AIBP funds were granted to 172 so-called ‘last mile’ projects, and CAG audits showed that “despite spending Rs 13,823 Crores, only 23 out of 172 projects had been completed”. Without mincing their words, CAG auditors showed that irrigation potential covered under AIBP projects was a mere 28 per cent of the target (2840 thousand hectares out of a planned 10042 thousand hectares), and of this only 11 per cent could be actually covered under irrigation utilized (314 thousand hectares). CAG report had also sharply criticized that almost one third of the selected projects (57 out of 172) had not created any irrigation potential despite their inclusion under Accelerated Irrigation Benefit Programme!

That was itself not the first instance of the CAG stating the obvious; the warning bells on what ails irrigation sector in India were sounded even earlier by the CAG itself. In the 1970s, the institution had produced a stand-alone volume that looked at the performance of 16 major and medium irrigation projects in command areas. That report still remains one of my favorites, despite the long years that have passed since it was published. I had come across this performance review while assisting my friend Shripad Dharmadhikary of Manthan Adhyayan Kendra in 2003. I spent several hours sifting through the government documents on dusty shelves the first floor of JNU library and in the library of Indian Institute of Public Administration.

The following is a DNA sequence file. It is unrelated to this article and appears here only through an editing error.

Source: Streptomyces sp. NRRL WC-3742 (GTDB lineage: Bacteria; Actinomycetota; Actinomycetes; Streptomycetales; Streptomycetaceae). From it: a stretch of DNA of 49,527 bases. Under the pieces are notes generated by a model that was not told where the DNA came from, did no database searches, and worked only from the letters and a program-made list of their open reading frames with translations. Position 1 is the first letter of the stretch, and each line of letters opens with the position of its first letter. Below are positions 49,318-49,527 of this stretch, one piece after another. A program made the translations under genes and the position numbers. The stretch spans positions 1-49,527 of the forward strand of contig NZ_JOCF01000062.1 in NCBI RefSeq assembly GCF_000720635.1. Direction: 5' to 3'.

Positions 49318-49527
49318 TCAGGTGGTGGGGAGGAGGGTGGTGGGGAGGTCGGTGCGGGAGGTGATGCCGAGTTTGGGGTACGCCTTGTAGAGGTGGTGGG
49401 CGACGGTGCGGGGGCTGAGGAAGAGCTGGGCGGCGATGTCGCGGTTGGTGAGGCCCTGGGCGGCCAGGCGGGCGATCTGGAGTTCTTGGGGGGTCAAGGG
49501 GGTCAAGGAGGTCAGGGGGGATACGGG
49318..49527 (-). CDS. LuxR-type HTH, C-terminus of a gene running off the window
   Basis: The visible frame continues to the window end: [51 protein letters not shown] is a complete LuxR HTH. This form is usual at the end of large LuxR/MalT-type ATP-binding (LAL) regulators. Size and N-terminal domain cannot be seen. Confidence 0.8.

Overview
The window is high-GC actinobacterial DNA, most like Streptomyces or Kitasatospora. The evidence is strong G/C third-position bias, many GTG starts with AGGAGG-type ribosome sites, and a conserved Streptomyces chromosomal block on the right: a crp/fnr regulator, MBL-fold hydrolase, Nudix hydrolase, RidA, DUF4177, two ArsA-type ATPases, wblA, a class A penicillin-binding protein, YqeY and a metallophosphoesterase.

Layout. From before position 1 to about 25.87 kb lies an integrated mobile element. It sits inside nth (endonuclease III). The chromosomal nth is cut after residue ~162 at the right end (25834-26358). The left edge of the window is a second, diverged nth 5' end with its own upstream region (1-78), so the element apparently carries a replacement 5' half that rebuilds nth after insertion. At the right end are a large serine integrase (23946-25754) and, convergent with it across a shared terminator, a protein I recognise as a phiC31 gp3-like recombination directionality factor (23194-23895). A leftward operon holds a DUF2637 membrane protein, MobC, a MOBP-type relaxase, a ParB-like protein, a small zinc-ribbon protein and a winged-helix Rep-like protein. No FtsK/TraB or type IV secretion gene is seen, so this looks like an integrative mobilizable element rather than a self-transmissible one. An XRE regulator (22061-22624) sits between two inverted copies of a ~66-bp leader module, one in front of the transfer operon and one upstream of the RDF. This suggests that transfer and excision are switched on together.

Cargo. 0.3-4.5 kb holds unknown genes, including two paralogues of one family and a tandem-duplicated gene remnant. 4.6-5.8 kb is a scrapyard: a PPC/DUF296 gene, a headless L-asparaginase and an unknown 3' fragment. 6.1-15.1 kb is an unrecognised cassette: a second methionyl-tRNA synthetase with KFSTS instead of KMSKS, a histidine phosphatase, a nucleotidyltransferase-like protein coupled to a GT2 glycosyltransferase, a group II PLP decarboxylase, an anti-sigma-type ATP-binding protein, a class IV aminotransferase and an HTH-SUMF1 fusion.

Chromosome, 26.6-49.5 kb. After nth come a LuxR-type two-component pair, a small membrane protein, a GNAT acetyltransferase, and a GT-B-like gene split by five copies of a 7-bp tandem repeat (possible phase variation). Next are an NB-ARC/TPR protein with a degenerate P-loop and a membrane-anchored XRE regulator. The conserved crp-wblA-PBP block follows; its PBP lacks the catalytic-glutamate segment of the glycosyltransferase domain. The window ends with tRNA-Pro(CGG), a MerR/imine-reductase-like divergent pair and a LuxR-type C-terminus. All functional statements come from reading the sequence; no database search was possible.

In 1999 another performance audit report – this time, one that intensely scrutinised what plagued the centrally sponsored Command Area Development Programme – entered public domain. This audit appeared in a separate volume that carried performance reviews of five centrally sponsored schemes, and the auditors’ comments on the CADP ran into 25 pages of long narratives.